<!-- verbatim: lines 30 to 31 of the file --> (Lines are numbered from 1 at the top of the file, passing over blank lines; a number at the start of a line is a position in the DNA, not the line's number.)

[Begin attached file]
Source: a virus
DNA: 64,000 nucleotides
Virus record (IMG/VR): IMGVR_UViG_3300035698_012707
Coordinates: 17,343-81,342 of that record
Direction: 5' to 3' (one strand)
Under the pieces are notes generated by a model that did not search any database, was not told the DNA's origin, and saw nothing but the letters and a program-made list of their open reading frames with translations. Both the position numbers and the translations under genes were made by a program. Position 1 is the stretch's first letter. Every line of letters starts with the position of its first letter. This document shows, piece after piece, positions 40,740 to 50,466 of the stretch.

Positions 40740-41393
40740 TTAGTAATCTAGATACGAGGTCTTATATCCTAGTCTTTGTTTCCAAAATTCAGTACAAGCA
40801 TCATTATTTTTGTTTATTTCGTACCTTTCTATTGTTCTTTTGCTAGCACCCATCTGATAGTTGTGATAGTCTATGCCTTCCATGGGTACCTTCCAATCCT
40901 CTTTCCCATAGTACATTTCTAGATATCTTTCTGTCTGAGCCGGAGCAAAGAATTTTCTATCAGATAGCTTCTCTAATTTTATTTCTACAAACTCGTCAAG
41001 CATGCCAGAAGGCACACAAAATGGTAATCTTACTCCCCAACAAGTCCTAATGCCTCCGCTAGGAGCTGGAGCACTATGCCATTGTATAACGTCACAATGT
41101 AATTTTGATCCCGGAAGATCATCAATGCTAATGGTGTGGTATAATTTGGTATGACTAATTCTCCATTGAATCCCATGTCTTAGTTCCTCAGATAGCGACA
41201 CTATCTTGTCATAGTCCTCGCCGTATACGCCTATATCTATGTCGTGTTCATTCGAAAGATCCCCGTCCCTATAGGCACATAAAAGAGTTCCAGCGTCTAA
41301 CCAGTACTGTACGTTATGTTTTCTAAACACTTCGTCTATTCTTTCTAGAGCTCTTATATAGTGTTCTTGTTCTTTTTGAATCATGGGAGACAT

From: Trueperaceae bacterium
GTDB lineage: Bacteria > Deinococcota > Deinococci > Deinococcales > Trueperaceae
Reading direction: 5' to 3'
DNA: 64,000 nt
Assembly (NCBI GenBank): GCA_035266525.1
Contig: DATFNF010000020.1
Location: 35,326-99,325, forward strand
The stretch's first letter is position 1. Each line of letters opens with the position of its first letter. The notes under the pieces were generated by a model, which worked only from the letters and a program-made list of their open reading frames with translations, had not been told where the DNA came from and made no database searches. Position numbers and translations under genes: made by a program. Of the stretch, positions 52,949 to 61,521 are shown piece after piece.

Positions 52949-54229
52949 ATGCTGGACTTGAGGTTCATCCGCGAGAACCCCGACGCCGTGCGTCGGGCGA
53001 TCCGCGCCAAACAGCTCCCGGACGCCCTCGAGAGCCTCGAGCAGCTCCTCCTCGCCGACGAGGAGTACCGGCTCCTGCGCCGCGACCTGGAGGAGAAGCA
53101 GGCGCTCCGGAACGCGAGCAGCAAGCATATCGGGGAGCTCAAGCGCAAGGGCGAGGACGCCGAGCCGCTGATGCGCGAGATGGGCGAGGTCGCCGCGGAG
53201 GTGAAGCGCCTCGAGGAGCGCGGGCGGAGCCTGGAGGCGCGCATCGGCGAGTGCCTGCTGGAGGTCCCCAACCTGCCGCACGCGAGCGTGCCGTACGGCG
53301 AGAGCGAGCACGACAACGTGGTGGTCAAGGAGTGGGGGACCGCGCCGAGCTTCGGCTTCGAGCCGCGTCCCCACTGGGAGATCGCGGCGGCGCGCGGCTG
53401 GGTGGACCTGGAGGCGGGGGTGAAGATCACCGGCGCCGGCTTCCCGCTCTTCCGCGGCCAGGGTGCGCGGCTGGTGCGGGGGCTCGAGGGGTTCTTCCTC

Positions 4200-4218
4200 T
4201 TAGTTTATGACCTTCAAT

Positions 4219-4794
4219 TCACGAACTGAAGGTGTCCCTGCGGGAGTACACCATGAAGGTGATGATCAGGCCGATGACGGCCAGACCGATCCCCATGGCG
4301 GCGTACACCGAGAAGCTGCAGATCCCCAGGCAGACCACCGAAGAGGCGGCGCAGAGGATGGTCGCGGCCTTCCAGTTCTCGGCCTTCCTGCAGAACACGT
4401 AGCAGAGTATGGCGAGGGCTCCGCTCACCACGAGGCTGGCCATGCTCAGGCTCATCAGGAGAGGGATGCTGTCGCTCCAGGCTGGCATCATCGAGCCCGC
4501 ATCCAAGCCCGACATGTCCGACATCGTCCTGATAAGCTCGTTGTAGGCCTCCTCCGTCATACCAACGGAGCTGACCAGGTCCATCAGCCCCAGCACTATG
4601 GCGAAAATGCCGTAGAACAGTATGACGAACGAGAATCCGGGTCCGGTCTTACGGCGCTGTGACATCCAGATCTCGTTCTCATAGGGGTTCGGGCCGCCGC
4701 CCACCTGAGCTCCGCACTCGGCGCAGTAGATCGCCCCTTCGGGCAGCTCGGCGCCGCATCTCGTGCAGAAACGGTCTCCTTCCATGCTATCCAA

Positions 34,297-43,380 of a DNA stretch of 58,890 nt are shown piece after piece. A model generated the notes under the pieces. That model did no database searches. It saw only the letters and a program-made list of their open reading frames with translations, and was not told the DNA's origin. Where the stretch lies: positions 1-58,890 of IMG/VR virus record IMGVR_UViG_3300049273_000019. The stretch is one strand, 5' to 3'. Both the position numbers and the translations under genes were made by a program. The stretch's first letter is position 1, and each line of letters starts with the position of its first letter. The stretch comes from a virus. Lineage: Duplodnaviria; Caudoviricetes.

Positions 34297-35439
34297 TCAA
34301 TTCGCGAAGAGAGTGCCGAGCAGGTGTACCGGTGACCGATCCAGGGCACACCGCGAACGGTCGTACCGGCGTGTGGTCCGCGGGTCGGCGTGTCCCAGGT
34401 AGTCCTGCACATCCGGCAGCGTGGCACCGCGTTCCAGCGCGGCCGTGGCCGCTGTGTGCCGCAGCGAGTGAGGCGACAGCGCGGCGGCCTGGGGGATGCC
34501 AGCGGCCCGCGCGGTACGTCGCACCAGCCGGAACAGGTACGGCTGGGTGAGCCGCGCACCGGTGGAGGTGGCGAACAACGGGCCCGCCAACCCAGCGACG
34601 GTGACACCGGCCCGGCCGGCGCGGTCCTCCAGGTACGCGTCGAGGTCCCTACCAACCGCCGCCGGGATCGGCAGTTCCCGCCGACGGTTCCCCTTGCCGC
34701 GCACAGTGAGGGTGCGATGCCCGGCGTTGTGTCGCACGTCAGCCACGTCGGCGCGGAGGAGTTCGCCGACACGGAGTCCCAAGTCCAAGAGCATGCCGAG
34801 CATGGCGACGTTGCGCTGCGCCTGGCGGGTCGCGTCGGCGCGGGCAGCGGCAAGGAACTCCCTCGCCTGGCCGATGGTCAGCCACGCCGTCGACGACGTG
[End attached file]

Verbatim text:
Positions 4200-4218
4200 T